Apart from a music stand to hold the sheets of drumming music, you might want to invest in a metronome. In drumming, getting the rhythm and beat perfect is very important.
Different Drums in a Drum Kit
Generally, basic drum sets have three types of drums: bass, snare and tom. Let’s have a look at what’s behind this configuration:
Bass drums evolved from the Turkish davul, a two-headed cylindrical drum beaten by two different sticks. It slowly seeped into European music, both military and civilian, in the wake of a craze for all things Turkish. When the sticks were replaced with a padded mallet, it started being used for orchestra pieces.
Its main characteristic is that its diameter is greater than its depth. Concert drums are somewhat larger than band drums.
As concert hall music became more popular, and music requiring a small ensemble that didn’t want to pay more than one drummer grew popular with styles such as jazz or ragtime, the bass drum was set on its side and beaten with a pedal - hence its second designation, “kick drum”.
It is now a staple of every drum set; some musicians even favour double bass drums. In marching bands, there will generally be several bass drums, each tuned to a different pitch. They are often used for the main rhythm or melody.
The ancestor of snare drums, the tabor, was a small drum with two skins, hung from a shoulder that could be played one-handed to accompany a small three-hole flute. The drum had ropes strung under the drumhead.
It grew larger with time, though it continued to be associated with the flute or fife as a military instrument.
The modern snare has snare-wires under the upper drumhead, with shells made of wood or metal. The skin is generally Mylar.
They are generally used for backbeat, drumrolls and rimshots.
Tom-Toms might at first glance look a lot like snare drums, but they are taller and don’t have snare wires. They come in a variety of sizes and pitches and are often used for drum fills. It’s possible to tune a tom drum with a hoop and tuning lugs. The different styles - jazz, rock, or fusion - all use a different combination of toms for their drum kits. Some use hanging toms set up on a stand, while others also incorporate a floor tom.
Most drum sets have several types of cymbals:
- A hi-hat, a double cymbal hanging horizontally from a stand, with a mobile lower cymbal.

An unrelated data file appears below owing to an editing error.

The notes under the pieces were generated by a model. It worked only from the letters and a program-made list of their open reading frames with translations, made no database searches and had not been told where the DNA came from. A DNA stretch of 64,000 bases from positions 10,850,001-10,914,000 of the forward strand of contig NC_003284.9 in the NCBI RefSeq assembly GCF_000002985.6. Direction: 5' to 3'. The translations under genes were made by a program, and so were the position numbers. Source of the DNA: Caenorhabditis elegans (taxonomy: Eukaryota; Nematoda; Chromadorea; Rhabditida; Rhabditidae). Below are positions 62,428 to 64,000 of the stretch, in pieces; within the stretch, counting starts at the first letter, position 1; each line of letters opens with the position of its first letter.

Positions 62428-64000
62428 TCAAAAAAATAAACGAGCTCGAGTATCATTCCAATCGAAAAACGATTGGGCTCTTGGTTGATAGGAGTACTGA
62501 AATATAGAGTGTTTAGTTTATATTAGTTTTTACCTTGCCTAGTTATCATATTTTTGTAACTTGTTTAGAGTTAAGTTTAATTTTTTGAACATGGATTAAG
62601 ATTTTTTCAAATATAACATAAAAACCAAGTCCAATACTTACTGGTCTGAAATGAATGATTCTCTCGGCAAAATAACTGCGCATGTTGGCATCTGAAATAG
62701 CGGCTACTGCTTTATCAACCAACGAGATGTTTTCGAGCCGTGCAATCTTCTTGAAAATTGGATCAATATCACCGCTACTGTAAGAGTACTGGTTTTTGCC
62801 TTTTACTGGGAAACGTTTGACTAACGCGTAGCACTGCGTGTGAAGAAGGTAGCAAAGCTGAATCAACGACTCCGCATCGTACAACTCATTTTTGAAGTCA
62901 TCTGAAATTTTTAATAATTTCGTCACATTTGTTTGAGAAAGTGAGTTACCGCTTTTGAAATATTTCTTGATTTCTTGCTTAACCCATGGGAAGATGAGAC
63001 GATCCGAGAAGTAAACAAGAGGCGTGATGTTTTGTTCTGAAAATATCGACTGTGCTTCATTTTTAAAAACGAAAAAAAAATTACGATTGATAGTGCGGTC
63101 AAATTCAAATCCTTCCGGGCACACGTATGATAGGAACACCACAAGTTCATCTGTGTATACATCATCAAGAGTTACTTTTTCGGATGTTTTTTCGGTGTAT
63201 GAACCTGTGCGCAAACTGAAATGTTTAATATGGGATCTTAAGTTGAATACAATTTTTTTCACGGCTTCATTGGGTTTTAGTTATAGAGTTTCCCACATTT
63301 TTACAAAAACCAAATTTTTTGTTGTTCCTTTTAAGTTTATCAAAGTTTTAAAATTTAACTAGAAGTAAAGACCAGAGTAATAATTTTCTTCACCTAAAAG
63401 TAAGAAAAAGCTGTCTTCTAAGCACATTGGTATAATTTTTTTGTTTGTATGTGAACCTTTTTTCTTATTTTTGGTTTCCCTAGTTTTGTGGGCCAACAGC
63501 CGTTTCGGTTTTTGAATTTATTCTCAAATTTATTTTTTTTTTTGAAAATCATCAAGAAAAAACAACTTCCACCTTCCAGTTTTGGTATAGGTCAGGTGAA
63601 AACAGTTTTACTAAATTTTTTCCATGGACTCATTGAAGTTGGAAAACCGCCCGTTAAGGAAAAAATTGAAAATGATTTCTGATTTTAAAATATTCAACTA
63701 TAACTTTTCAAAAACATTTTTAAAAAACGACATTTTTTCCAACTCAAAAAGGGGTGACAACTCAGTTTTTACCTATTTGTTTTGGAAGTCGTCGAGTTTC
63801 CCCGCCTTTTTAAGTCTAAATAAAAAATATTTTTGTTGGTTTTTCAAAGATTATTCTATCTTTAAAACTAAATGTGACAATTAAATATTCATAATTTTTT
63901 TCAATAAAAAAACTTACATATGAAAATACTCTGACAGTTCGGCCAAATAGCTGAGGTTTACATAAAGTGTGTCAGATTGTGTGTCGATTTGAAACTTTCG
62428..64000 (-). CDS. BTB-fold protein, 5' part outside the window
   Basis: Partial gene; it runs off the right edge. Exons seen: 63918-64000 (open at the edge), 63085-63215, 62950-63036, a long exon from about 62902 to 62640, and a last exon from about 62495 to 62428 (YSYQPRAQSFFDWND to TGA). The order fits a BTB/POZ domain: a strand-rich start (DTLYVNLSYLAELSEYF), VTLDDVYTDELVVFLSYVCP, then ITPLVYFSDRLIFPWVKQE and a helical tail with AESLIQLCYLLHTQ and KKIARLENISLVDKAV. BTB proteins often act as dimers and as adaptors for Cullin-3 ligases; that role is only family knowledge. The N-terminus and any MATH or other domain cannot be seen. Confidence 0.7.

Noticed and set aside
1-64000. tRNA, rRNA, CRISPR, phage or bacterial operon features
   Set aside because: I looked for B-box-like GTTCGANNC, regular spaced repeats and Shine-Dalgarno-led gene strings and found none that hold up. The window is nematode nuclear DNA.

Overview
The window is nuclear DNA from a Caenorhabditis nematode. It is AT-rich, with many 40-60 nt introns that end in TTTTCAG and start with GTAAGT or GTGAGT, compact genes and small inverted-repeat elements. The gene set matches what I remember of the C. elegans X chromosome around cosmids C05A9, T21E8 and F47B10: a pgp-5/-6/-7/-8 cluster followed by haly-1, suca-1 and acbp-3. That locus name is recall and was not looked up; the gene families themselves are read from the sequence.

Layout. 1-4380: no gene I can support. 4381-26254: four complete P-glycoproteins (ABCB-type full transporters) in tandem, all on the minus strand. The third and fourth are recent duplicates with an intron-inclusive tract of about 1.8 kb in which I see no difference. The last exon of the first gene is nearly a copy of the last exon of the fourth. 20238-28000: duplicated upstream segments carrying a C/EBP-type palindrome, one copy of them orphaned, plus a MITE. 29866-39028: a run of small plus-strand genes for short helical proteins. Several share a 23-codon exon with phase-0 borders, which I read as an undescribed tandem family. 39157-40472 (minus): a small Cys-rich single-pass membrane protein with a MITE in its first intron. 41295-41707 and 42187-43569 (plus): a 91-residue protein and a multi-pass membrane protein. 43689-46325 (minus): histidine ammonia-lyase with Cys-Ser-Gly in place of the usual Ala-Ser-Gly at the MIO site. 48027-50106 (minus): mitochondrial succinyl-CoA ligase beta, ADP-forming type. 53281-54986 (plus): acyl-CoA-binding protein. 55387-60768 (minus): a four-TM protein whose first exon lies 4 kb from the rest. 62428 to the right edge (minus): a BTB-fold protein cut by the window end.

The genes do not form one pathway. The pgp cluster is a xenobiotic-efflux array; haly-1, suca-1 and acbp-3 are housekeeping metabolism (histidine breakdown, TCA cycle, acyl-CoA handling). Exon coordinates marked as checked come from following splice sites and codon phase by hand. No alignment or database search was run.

- A crash cymbal for loud emphasis crashes
- A ride cymbal for beats and accents within the rhythm
- Effects cymbals like China cymbals
Easy Drum Songs for Beginners
For a beginner percussionist, it can be a little boring to do nothing but drumming exercises. After all, you decided to study the drum in order to jam with the great drummers and beat to all the cool songs.
Of course, most of the interesting songs you would like to play are way above your skill level. But that doesn’t mean that there aren’t any songs you can drum along to as a beginner!
Here are a few easy drum songs to learn:
- "Ticket to Ride" by the Beatles
- "Hallowed be Thy Name" by Iron Maiden
- "Heartbreaker" by Led Zeppelin
- "Ace of Spades" by Motörhead
- "Gimme All Your Lovin’ " by ZZ Top
- "Livin’ on a Prayer" by Bon Jovi
- "Breaking the Law" by Judas Priest
- "Smoke on the Water" by Deep Purple
- "Only" by Nin
- "Another One Bites the Dust" by Queen
You can find many songs as a play-along drum track or even a backing track without the drum.
There are many aspects that can contribute to making a good drummer. Some of them enthuse by their sheer energy, others have an unbeatable technique with a drumstick, an amazing speed, unbeatable precision, or distinctive fills which they may have learnt from drumming lessons.
Here is a list of the top ten most famous drummers of jazz or rock:
- Tony Williams
- Art Blakey
- Max Roach
- Jack DeJohnette
- Keith Moon
- Dave Grohl
- Phil Collins
- Ginger Baker
- Bobbye Hall
- Janet Weiss